What Are Intentional Torts?: A Straightforward Guide

What Are Intentional Torts

Have someone else’s purposeful and wrongful actions hurt you? You may be eligible to sue for intentional tort.

Intentional torts, or wrongful acts with harm intended by the doer, are among the most common causes for lawsuits. We have some of the most common types of intentional torts compiled for you below:

Assault and Battery

These intentional torts most often overlap with criminal charges of the same name.

Battery is a fancy legal term for when someone physically touches you with intent to harm. This includes punching, hitting, using a weapon, poisoning someone’s food, or throwing something at them. Even if you don’t suffer any medical damage, you could still sue someone for battery if they intended to harm you.

Assault, often tied to battery in criminal cases, refers to an attempt at battery or a threat of battery. If someone points a gun at you, they’ve committed an act of assault, and you should get in touch with your personal injury lawyer.


Let’s face it, people love to make false claims and comments online. Especially about those they dislike. But if done as a statement of fact, the authors of those comments could find themselves on the receiving end of a defamation suit.

Defamation as an intentional tort refers to when people spread known false information as fact which causes damage to another person’s reputation or livelihood.

False Imprisonment

If someone holds you against your will and confines you without legal authority, you should get in touch with your lawyer as soon as possible. This is false imprisonment, and unless the police or a shopkeeper who suspected you of shoplifting held you, you’re entitled to damages.


Fraud is another fancy legalese term for a simple concept: lying to someone. Like assault and battery, this can upgrade to a criminal charge, depending on the circumstances.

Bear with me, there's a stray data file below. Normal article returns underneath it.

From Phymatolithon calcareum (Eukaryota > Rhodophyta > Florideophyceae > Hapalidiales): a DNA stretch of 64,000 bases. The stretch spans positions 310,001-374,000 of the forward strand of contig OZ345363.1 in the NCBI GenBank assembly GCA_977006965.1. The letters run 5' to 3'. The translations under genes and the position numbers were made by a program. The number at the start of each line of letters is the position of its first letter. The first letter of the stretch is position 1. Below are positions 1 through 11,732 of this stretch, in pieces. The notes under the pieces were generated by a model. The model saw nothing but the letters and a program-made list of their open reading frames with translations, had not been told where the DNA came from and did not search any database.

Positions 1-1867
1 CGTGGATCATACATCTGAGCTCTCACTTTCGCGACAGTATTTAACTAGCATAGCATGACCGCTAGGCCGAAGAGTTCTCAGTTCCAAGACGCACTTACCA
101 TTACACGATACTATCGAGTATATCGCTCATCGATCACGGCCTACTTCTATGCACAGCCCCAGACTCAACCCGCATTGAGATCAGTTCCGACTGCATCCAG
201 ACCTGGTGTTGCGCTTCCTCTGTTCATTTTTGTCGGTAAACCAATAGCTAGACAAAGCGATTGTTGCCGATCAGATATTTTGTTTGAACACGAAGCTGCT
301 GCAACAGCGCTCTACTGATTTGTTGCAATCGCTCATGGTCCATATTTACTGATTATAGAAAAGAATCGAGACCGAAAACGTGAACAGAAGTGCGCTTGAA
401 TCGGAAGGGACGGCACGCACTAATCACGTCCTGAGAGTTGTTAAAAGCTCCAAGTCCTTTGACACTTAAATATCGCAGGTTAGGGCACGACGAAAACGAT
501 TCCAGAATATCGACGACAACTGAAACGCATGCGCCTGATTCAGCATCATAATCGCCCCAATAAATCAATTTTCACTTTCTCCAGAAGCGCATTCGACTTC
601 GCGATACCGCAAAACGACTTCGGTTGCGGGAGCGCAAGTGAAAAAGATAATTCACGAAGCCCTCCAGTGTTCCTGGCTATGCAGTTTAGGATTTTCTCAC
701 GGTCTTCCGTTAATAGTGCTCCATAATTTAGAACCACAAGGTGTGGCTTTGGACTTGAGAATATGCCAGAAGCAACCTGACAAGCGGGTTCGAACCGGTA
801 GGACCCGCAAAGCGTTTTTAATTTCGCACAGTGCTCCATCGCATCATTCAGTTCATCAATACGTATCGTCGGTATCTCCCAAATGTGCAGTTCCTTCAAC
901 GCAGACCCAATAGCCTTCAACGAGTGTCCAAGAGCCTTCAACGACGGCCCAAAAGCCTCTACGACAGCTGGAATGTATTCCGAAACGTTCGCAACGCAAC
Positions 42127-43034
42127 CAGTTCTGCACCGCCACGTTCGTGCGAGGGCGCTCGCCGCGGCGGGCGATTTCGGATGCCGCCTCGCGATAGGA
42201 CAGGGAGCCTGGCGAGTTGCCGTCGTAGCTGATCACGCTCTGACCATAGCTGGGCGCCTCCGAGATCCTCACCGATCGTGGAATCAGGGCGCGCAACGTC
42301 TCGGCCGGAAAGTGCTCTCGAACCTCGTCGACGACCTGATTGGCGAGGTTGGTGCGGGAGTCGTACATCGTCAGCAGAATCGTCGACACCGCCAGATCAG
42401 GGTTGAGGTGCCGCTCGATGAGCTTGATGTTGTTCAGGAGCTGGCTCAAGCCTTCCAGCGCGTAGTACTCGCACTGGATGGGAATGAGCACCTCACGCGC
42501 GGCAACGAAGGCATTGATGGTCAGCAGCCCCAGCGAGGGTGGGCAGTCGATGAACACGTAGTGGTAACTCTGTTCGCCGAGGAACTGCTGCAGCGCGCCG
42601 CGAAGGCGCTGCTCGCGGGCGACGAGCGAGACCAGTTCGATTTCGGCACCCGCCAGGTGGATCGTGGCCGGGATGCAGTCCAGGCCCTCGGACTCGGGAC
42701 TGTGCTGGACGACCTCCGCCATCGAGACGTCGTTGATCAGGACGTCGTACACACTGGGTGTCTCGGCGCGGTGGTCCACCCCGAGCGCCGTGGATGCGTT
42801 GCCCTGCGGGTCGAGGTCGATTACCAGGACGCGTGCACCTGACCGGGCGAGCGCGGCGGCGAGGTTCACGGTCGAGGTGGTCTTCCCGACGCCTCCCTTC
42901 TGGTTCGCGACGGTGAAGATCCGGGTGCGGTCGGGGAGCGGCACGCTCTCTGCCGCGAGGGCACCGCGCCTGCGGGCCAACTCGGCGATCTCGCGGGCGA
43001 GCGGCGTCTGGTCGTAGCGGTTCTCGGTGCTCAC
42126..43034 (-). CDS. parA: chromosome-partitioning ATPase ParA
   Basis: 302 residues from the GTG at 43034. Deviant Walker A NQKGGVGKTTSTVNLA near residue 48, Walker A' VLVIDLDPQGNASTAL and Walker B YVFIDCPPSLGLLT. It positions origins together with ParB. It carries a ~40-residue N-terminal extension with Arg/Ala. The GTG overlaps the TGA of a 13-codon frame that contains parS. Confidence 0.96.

Proving fraud can be tricky. Plaintiffs must show that the liar knew what they said was false, knew others would act on it, and said it anyway, even knowing the deceived party would be harmed.

Trespass and Invasion of Privacy

Generally speaking, people aren’t allowed to touch your stuff or enter your property without your express consent. You can still sue someone for trespass, even if your property suffered no damage.

Invasion of privacy laws are different from state to state. Generally speaking, if you disclose private facts in public, use someone’s face without their permission, or use cameras or microphones to spy on someone, you’ve invaded their privacy.

Infliction of Emotional Distress

This intentional tort is difficult to prove. To successfully file this claim, a plaintiff must prove that their opposition acted outrageously in an attempt to frighten or harm them. They must also prove that extreme emotional harm was done as a result.

Review: What Intentional Torts Mean

The key takeaway from all this is that intentional torts refer to harmful acts intended to cause harm. It doesn’t matter whether any harm got done, only that harm was intended.

If you’re looking for answers to more legal FAQs, visit our blog every day for more content just like this!

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About the Author: Wayne Probert

Wayne Probert is a senior reporter at Zobuz, covering state and national politics, and he is a grantee with the Pulitzer Center on Crisis Reporting. Before joining Zobuz, he worked as a freelance journalist in Kentucky, having been published by dozens of outlets including NPR, the Center for Media.